My research focuses on who participates and what gets excluded in the creation of knowledge and culture. Centrally, my focus remains on how technology and policy shape these areas of inquiry. I employ a mix of cultural studies approaches in a conjunctural analysis, combining policy analysis, political economy, media theory, history, and semiotics. Through this, I try to understand the contexts that affect diversity, equity, and inclusion barriers. My areas of interest include popular culture, academic publishing, and knowledge production on the Internet (particularly Wikipedia). Understanding what gets left out and why in these areas helps to promote ways to bridge these access and knowledge gaps, helping to foster more equity and social justice.
My research goes hand in hand with my pedagogical approach as I pursue questions about how technological mediation structures cultural production, particularly around areas of access and equity. I believe strongly in the importance of embodied practice, and my scholarly interests bridge the theoretical and the practical in all areas of my work. My students live through technologies and witness inequity constantly, so shifting their focus towards metacognitive moments where they can reflect on technology and equity helps ground readings and teachings. My goal is to help others better critically engage the technological world through and with media technology with both my research and pedagogy.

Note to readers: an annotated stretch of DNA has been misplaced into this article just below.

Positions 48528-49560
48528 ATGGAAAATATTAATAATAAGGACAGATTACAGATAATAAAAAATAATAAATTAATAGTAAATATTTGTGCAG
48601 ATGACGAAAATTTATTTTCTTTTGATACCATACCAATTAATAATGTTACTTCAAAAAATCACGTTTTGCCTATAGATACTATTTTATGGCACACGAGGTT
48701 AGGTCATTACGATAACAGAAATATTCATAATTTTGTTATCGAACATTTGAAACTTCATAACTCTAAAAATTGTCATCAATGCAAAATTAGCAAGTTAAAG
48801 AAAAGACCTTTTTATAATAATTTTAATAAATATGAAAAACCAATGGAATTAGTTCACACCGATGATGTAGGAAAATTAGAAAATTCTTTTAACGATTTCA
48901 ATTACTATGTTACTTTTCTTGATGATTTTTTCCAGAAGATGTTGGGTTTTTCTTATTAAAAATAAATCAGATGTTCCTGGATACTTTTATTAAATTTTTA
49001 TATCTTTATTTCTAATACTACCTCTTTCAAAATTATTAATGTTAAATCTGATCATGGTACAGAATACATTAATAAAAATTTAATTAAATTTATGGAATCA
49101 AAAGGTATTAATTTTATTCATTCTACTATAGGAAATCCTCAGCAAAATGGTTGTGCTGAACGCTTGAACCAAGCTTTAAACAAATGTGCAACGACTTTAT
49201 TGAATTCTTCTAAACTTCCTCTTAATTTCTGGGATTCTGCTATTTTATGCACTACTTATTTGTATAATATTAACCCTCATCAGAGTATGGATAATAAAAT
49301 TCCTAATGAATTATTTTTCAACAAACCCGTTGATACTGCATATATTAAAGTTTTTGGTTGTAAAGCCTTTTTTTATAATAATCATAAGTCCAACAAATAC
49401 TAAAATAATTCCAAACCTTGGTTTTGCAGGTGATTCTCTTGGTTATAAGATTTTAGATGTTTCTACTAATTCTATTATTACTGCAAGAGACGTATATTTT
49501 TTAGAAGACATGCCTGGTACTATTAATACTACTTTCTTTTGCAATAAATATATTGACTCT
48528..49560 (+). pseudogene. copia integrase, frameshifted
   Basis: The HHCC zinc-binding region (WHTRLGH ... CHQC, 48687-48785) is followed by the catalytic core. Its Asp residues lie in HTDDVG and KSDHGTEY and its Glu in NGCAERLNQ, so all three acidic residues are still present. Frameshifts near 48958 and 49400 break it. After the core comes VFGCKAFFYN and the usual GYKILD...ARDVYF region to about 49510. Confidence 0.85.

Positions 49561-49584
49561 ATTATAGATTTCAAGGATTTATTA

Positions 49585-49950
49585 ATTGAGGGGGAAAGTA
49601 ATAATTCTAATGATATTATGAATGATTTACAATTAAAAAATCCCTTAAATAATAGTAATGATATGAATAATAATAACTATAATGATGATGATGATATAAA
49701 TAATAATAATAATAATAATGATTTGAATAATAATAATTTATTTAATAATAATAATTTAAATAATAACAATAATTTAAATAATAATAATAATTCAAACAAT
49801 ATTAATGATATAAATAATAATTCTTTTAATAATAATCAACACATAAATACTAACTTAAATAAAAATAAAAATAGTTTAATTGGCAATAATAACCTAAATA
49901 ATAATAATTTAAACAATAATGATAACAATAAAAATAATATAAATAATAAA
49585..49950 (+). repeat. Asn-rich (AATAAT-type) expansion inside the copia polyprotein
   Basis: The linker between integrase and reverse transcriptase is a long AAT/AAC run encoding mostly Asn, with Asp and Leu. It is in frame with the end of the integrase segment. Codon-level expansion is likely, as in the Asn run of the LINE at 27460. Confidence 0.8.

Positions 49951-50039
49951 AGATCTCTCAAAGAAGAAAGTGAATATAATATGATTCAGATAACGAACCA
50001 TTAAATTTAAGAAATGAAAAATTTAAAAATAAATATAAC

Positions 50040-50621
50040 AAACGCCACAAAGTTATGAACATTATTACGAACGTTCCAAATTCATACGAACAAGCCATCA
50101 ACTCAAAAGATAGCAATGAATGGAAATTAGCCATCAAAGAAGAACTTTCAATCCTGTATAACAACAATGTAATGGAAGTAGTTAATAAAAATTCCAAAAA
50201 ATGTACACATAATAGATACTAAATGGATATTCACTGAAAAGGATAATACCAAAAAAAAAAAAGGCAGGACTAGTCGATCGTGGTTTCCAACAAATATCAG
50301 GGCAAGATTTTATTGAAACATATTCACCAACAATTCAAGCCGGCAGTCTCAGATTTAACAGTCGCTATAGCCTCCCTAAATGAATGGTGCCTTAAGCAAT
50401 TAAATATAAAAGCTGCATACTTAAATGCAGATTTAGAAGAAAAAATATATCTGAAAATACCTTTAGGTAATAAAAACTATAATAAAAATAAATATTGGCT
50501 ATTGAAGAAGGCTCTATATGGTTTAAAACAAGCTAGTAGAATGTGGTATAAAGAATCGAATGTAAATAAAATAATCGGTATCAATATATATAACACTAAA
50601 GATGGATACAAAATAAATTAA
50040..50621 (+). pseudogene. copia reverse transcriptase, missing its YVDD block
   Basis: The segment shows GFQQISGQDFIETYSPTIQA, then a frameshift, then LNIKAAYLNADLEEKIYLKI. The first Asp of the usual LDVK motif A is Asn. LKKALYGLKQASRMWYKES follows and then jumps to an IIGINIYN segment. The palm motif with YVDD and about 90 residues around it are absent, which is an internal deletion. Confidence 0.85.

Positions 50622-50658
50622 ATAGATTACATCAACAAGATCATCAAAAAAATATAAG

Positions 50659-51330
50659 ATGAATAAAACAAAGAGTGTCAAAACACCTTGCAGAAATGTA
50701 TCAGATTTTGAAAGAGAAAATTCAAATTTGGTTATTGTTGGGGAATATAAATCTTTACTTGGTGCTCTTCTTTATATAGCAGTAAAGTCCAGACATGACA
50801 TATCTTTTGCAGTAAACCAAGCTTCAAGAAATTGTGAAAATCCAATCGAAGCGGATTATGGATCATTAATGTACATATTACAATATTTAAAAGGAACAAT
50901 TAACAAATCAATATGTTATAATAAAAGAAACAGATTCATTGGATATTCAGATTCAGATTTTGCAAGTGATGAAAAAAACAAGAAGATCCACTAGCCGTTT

I am committed to the dual mission of UIC as both a space for excellence in research and the support of a diverse student population. Teaching and research combine with service actions that support the the University, the City, and my communities. The journal I founded, communication +1 supports my belief in the expansion of the field to offer opportunities to explore new areas of research. In Chicago I volunteer with multiple organizations, including in my neighborhood of McKinley Park. As with my research and teaching, I strive in these areas to increase equity, representation, and combat systemic biases by enabling, engaging, and making space for communities to contribute to knowledge systems and promote access and equity in education.